Marie cusick


Pennsylvania Impact State

Construction crews for the Mariner East 2 pipeline work in the backyards of homes on Lisa Drive, West Whiteland Township, Chester County, May 2, 2018.

Three controversial pipelines

The Mariner East project consists of three pipelines transporting highly volatile ethane, propane and butane: the 8-inch Mariner East 1 line; the 20-inch Mariner East 2 line; and the 16 inch Mariner East 2x. The lines transport gas from Marcellus Shale in western Pennsylvania to the company’s 800-acre terminal in Marcus Hook, Delaware County, where most of the product is shipped to Scotland to make plastics.

The company now plans to convert part of the Mariner East 1 to transport refined products, such as gasoline, jet fuel, diesel and heating oil. the “Access to Pennsylvania” The line would connect refineries in the Midwest to central Pennsylvania, the Lehigh Valley and upstate New York.

Opposition to the Mariner East Project has been particularly fierce in the densely populated suburbs of Philadelphia, where its enemies claim that pipes carrying highly volatile natural gas liquids pose a security threat while failing to provide power to Pennsylvanians. . And they say that continuing to commission fossil fuel infrastructure flies in the face of global, national and national climate change goals.

“He’s one of the most reckless drillers in the country,” Muth said. “No, the pipeline is not safe. It goes through neighborhoods, schools, retirement homes, libraries, places where it shouldn’t be. And there is no need for this pipeline in the Commonwealth. “

Muth pointed out the explosion Energy Transfer’s 2018 Natural Gas Liquids Revolution Pipeline in rural Beaver County. After being in service for only a week, the pipeline ruptured in a landslide, engulfing a hill in flames and forcing evacuations. The explosion released 3 million cubic feet of gas and sent flames 150 feet into the air. No one was injured in the explosion, but it killed several pets, damaged vehicles and destroyed six high voltage power transmission towers and a power line.

A spokesperson for Energy Transfer said the company is operating its Mariner East pipelines safely.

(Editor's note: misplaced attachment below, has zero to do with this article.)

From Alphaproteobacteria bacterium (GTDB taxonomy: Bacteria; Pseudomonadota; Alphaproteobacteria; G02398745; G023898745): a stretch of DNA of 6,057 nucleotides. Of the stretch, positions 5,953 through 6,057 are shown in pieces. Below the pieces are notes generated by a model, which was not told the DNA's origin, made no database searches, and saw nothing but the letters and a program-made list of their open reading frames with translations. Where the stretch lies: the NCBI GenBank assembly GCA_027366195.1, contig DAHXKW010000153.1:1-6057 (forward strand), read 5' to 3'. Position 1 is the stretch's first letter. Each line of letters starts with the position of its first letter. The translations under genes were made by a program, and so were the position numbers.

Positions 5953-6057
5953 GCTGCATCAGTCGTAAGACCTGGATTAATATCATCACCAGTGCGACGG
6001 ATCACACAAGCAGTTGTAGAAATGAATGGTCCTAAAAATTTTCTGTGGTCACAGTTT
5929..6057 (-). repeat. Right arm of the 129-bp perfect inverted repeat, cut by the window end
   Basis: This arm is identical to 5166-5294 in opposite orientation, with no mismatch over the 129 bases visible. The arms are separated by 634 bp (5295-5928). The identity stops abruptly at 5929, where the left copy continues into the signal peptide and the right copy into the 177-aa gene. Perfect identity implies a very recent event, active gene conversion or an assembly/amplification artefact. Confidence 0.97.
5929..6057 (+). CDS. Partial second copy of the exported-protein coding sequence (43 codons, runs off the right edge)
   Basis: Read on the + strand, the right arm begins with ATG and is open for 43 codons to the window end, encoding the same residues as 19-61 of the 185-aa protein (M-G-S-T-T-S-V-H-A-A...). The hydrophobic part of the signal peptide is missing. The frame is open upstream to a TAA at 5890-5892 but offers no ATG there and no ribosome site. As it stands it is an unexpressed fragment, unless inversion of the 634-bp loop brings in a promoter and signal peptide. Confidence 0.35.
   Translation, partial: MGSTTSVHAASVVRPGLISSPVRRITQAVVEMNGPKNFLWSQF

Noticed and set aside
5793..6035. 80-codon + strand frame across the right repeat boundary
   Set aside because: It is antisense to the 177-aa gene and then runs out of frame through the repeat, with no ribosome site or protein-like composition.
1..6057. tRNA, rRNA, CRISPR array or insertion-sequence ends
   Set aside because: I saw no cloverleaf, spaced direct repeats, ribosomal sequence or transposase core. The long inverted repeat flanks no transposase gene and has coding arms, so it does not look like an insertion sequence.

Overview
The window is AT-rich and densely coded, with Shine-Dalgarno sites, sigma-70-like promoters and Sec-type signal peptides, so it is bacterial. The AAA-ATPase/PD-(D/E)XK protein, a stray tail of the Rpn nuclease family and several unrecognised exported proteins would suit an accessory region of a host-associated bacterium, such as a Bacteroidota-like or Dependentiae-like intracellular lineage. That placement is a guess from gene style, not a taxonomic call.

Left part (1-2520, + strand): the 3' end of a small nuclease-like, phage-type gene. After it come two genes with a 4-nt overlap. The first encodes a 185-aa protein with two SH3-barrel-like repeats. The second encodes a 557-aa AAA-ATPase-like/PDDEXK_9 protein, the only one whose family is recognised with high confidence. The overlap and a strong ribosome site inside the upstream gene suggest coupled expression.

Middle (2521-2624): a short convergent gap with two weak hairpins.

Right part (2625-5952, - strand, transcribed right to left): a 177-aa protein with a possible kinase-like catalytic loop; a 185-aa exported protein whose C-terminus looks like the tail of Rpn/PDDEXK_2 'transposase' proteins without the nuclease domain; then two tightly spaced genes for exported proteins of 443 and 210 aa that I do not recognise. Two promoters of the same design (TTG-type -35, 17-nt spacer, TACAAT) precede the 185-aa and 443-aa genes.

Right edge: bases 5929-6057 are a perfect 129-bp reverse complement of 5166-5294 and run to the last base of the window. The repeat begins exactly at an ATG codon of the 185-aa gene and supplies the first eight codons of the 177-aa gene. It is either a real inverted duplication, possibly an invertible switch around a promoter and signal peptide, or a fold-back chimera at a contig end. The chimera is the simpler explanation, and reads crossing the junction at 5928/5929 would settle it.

“There are no safety concerns with the ongoing operations of our pipelines active in this area, which have been operating safely for years,” said spokesperson Lisa Coleman.

“As we work towards the completion of construction of Mariner East 2, we will continue our strong program of geophysical testing to ensure the safety of the community, the safety of our employees and the safety of the environment. Additionally, our construction protocols in this area include the installation of steel casing that will help permanently stabilize the soil around pipelines.

Coleman said the natural gas liquids transported through the Mariner East lines and exported to the Marcus Hook Terminal in Delaware County are “critical to our supply chain as the building blocks used to make the products we use. daily”.

As part of the deal that included the new permits, Energy Transfer agreed to dredge Lake Marsh Creek for drilling mud and pay $ 4 million to the state’s Department of Conservation and Natural Resources.

Potential carbon capture

The company is also looking to get into carbon capture, particularly at the Marcus Hook terminal. During a call for results in November, Energy Transfer executives discussed a feasibility study to capture carbon dioxide from flue gases and deliver it to food and beverage companies through their networks. pipelines.

“We are also reviewing other projects related to our assets that involve capturing CO2 from processing plants for use in enhanced oil recovery and sequestration,” said Coleman. “We continue to believe that our franchise will allow us to participate in a variety of projects involving carbon capture or other innovative uses while continuing to reduce our carbon footprint. “

Construction at Marsh Creek is expected to be completed by mid-February, she said.